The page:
Fortune (001-025)

A misfortune is better than the fear of it.
— Welsh

A great fortune, in the hands of a fool,
is a great misfortune.
— English

A friend is recognized only in misfortune.
— Russian

A great fortune, in the hands of a fool, is a great misfortune.
— English

A stout heart breaks ill fortune.
— Portuguese

A great fortune depends on luck, a small one on diligence.
— Chinese

A reserve brings no misfortune.
— Russian

A misfortune is like a cake of soap;
first it’s large, then it’s small.
— Lebanese

A reserve brings no misfortune.
— Russian

A misfortune borne patiently
is as though it had not been.
— African (Hausa)

A misfortune and a friar seldom go alone.
— Italian

A man's best fortune, or his worst, is his wife.
— English

A little wit will serve a fortunate man.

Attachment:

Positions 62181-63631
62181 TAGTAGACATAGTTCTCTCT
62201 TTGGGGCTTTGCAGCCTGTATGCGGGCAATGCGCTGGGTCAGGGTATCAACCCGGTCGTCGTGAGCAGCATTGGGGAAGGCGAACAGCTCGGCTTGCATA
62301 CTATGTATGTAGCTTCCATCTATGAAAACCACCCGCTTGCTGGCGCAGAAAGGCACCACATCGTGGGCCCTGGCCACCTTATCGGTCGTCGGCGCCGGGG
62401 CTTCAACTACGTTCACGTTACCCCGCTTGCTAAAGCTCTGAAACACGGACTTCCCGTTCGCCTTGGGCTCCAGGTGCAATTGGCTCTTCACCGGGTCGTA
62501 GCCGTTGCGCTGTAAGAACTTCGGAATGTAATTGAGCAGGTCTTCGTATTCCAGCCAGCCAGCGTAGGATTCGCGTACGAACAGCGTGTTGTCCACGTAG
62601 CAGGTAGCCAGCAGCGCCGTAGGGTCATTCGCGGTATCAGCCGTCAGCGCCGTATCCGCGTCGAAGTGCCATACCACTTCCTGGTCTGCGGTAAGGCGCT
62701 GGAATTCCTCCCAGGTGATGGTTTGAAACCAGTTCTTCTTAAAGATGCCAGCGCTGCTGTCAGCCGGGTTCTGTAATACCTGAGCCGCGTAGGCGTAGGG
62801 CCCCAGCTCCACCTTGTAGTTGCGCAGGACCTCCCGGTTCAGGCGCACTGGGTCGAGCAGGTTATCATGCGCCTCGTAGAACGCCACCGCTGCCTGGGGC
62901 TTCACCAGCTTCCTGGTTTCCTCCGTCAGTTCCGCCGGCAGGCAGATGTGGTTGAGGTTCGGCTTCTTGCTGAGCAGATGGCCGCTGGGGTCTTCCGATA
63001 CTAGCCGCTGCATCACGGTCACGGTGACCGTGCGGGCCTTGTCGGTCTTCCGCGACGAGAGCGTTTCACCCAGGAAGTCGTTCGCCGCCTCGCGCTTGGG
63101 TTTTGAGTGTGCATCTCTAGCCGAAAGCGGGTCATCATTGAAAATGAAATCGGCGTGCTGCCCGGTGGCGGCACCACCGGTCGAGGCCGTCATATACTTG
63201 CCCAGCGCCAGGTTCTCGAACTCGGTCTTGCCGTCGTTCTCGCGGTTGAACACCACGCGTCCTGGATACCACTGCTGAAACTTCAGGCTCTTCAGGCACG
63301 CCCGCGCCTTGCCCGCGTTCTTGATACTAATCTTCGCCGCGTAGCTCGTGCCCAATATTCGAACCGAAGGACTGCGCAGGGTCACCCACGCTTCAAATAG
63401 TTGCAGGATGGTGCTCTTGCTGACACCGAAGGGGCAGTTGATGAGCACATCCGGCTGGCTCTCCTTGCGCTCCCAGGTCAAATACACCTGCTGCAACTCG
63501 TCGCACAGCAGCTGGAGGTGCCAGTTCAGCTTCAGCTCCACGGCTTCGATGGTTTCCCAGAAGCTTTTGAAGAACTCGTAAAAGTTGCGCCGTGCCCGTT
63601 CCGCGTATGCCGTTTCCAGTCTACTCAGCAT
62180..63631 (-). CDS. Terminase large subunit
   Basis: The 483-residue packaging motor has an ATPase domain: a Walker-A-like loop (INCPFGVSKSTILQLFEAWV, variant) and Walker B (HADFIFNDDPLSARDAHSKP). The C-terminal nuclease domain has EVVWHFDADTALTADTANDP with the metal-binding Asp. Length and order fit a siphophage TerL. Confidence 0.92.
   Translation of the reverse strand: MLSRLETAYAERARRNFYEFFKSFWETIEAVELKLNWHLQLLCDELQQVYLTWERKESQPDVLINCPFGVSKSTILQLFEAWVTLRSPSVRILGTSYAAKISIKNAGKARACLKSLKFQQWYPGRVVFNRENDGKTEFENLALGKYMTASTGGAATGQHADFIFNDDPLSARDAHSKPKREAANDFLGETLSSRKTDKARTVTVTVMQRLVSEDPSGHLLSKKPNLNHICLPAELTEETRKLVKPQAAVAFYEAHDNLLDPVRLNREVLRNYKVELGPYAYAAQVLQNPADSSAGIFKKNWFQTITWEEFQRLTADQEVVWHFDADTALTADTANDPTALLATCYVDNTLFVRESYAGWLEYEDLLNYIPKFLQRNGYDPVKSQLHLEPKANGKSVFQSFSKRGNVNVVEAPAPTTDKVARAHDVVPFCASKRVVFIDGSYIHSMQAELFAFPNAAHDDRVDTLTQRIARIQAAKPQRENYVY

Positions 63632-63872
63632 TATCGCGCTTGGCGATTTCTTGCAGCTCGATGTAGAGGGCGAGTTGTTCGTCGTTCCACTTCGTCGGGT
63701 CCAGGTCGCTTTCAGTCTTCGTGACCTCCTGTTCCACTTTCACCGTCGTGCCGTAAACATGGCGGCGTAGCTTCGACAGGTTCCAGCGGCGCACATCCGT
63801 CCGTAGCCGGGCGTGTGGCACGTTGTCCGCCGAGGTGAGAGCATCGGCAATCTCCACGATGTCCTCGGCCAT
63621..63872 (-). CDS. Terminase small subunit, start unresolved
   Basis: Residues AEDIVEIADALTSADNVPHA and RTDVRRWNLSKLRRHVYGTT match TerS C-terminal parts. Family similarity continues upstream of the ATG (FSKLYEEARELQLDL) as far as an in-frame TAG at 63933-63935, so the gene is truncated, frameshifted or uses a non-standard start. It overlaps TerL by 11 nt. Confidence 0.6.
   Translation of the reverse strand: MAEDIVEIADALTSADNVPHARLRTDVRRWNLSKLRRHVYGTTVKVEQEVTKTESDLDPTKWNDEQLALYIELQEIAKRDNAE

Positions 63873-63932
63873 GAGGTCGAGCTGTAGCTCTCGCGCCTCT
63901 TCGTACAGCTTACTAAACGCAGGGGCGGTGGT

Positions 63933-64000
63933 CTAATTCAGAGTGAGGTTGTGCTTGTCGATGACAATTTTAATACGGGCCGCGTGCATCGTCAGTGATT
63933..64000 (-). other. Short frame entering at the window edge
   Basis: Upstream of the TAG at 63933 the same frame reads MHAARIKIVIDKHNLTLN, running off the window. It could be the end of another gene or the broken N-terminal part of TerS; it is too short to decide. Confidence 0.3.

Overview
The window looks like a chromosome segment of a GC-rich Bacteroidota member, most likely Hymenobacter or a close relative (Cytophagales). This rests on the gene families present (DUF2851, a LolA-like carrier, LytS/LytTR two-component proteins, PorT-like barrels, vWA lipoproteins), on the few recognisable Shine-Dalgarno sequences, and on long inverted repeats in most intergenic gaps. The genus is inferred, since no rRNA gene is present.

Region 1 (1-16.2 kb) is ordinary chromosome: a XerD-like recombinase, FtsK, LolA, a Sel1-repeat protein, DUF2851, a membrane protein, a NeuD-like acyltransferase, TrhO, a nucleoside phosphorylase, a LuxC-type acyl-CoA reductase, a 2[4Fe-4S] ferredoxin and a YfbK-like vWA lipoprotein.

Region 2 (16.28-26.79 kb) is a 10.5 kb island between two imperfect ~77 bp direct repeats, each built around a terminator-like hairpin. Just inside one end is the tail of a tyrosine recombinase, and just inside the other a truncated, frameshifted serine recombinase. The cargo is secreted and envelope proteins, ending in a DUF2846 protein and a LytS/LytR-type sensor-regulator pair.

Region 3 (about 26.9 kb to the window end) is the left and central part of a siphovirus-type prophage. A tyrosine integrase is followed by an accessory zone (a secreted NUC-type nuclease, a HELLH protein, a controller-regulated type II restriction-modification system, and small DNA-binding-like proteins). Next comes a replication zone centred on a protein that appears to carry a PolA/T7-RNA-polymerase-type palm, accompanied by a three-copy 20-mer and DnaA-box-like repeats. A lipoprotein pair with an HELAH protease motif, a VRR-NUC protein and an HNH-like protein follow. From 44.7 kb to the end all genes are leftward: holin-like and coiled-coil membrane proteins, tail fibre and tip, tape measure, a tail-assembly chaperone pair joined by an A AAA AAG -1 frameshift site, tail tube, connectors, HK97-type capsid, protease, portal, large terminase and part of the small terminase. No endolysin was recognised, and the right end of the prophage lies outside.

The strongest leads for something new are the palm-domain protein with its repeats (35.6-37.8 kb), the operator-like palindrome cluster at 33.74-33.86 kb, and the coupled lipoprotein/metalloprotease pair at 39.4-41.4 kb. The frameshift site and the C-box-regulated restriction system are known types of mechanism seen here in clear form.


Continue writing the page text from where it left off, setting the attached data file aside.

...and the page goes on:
— English

A wife's long tongue is the staircase
by which misfortunes ascend to the house.
— Chinese

A wise man turns chance into good fortune.
— English

A bad thing leads to good fortune.
— African (Ovambo)

A fortunate man may be anywhere.
— English

A fair wife without a fortune is
a fine house without furniture.
— English

A great fortune is a great slavery.
— English

A great fortune depends on luck,
a small one on diligence.
— Chinese

An ounce of fortune is worth a pound of forecast.
— English

An ill marriage is a spring of ill fortune.
— English

An ounce of good fortune is worth a pound of discretion.
— English

Another's misfortune does not cure my pain.
— Portuguese

Another's misfortune is only a dream.
— French

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